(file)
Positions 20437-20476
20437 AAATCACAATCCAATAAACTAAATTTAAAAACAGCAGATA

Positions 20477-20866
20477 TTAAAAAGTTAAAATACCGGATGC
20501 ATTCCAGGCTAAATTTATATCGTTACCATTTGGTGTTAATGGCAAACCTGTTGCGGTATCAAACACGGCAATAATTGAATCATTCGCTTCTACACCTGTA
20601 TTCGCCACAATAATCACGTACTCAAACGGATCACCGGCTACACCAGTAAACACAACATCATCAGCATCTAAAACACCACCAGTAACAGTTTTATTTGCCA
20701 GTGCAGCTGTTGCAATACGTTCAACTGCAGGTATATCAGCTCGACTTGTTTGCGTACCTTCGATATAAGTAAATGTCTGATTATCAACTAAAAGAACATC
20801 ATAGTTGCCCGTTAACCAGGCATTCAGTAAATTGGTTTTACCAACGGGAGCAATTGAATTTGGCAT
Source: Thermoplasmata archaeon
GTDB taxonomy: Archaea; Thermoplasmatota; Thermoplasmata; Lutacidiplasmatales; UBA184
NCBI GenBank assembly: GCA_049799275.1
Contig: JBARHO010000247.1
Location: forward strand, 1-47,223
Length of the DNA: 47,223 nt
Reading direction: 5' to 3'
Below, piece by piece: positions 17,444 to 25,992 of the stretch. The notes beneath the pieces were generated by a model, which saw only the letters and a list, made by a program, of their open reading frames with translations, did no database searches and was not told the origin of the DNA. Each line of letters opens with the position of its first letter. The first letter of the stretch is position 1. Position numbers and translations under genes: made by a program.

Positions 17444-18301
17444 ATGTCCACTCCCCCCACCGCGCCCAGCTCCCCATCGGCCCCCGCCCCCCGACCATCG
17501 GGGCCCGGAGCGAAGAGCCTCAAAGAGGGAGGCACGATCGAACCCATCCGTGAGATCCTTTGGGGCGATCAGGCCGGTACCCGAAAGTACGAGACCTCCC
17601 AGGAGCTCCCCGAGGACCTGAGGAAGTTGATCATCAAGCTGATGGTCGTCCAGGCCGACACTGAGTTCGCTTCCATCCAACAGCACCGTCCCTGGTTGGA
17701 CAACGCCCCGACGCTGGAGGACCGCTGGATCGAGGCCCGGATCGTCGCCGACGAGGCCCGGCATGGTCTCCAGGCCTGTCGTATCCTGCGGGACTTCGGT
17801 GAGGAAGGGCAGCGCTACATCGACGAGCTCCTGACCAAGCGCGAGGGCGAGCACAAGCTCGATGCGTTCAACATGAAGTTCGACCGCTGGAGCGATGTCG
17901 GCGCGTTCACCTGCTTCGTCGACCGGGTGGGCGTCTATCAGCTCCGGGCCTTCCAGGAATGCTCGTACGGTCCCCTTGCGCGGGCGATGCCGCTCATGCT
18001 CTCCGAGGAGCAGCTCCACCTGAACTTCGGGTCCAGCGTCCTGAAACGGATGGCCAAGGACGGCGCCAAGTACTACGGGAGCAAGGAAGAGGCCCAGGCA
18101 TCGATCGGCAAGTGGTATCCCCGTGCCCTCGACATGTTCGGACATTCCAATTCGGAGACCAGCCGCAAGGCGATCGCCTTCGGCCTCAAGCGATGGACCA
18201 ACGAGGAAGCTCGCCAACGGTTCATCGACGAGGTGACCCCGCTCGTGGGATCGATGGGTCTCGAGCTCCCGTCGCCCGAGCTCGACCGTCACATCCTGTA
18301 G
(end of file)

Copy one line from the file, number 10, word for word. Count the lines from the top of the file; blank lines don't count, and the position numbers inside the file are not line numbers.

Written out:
GTDB taxonomy: Archaea; Thermoplasmatota; Thermoplasmata; Lutacidiplasmatales; UBA184